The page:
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Fiona Apple

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Fiona Apple

Fiona Apple (born Fiona Apple Maggart on September 13, 1977) is a New York City-born singer-songwriter.

Apple is the daughter of singer Diane McAfee and actor Brandon Maggart. As a child, there was concern she had anti-social tendencies and she underwent psychotherapy. At the age of 12 she was the victim of a sexual assault. She attended high school in Los Angeles where she recorded a demo tape. The tape found its way to a record executive through his babysitter, a friend of Apple's.

Her 1996 (see 1996 in music) debut album Tidal was released to huge popularity and critical acclaim, eventually going on to sell 3 million copies domestically, certfied triple platinum. "Criminal", the second single, became a huge hit commerically and critically. Accompanied by a controversial music video, Apple received a great deal of public attention. Throughout the video, the waifishly thin Apple appeared in various degrees of undress and was shot in a voyeuristic manner. The video, true to form, received heavy rotation on Vh1 and MTV.

Other singles released included "Sleep to Dream," "Shadowboxer" and "Never is a Promise."

After a series of fiery public appearances, Apple's controversial image started to be regarded with some reservation by many and wild adoration by her more intense fans. Most notoriously, while accepting an MTV music video award for Best New Artist Video of 1997 ("Sleep To Dream"), she appealed to her audience not to be enamoured of celebrity culture. Referring to the MTV/Music Industry she proclaimed "this world is bullshit" and quoted Maya Angelou: "Go with yourself." Though her comments were generally greeted with cheers and applause at the awards ceremony, the media backlash was huge. Some considered her remarks hypocritical, seeing a contradiction between her appearance in a risque music video in only her underwear and her telling young women to ignore celebrity culture. However she was unapologetic: "When I have something to say, I'll say it," and saying that perhaps she was afforded greater success because of her image.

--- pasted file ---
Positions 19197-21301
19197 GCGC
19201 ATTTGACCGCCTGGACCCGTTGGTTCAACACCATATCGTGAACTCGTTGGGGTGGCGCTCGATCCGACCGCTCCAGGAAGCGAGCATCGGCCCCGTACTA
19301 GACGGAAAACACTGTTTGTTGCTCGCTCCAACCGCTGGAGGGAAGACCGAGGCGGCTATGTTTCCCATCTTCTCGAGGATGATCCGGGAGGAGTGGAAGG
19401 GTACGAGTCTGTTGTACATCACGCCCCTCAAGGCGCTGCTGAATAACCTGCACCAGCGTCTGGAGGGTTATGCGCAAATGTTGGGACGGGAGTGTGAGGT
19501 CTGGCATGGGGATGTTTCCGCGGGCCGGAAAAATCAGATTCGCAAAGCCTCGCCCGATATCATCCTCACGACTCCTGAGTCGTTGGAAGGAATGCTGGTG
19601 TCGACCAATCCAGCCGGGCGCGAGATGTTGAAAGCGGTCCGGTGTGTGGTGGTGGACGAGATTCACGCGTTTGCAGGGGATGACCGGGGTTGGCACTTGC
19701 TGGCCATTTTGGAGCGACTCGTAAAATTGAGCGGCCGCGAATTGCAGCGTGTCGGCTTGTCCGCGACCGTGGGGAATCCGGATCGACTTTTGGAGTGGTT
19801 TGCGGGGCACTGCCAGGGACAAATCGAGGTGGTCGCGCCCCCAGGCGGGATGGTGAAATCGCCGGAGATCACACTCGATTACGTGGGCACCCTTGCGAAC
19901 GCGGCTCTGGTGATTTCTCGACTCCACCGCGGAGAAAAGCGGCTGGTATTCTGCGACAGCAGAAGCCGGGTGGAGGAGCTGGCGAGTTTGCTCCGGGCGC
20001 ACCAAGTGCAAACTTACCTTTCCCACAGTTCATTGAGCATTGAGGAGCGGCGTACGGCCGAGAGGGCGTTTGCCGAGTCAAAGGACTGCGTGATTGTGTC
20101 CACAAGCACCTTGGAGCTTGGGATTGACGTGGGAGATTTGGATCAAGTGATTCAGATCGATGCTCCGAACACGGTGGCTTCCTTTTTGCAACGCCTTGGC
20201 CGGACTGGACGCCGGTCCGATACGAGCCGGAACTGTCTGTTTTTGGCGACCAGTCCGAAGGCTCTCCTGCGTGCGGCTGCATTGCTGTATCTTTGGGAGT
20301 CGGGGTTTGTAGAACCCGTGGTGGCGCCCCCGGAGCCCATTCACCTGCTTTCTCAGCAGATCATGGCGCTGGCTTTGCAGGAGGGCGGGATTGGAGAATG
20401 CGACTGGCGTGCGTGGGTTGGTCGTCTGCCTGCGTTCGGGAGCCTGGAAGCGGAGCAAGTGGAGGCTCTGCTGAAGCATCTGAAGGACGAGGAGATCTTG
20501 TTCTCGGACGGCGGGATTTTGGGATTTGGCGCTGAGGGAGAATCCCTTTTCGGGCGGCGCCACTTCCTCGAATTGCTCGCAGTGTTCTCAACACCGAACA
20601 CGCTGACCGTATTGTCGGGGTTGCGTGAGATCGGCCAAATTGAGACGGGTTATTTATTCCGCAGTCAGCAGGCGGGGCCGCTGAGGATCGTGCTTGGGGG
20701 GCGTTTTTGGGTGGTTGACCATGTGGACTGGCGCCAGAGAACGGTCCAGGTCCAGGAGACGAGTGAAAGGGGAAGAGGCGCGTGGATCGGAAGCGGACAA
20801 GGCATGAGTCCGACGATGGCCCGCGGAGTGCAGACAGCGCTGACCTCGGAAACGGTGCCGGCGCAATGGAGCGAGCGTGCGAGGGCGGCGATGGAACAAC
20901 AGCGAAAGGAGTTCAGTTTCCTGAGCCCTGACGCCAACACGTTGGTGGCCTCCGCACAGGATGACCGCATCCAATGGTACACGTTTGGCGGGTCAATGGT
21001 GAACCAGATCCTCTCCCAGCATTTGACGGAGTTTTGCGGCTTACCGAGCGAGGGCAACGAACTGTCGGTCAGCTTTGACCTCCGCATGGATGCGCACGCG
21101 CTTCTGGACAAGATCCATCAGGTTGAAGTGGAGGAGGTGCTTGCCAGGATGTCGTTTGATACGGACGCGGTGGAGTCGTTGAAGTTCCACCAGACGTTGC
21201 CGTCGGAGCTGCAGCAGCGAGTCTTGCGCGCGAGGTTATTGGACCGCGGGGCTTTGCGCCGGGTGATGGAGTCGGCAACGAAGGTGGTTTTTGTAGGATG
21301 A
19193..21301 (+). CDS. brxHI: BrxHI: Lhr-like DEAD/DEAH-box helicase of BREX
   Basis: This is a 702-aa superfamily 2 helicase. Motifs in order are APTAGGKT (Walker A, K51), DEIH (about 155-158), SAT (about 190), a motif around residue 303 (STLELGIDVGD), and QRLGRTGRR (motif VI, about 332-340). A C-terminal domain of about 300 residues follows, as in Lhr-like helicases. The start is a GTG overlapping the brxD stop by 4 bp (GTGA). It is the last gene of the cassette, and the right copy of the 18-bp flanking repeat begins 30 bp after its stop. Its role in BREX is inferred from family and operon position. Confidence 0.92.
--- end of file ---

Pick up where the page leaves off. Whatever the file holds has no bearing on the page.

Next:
Apple is also a vegan and supporter of PETA (People for the Ethical Treatment of Animals). In 1997, Apple recorded a message on PETA's hotline expressing her concern for the plight of turkeys on Thanksgiving. In reference to a Butterball Turkey hotline people could call to get tips on cooking their turkeys, she claimed, "There's no proper way to kill and cook these beautiful birds." She continued, "Millions of people are learning that a vegetarian diet is the healthy choice for themselves, the Earth and the animals."

During a relationship with film director Paul Thomas Anderson Apple wrote and recorded her 1999 second album, When the Pawn Hits the Conflicts He Thinks Like a King/What He Knows Throws the Blows When He Goes to the Fight/And He'll Win the Whole Thing 'Fore He Enters the Ring/There's No Body To Batter When Your Mind is Your Might/So When You Go Solo, You Hold Your Own Hand/And Remember That Depth is the Greatest of Heights/And If You Know Where You Stand, Then You Know Where to Land/And If You Fall It Won't Matter, Cuz You'll Know That You're Right (commonly shortened to When the Pawn).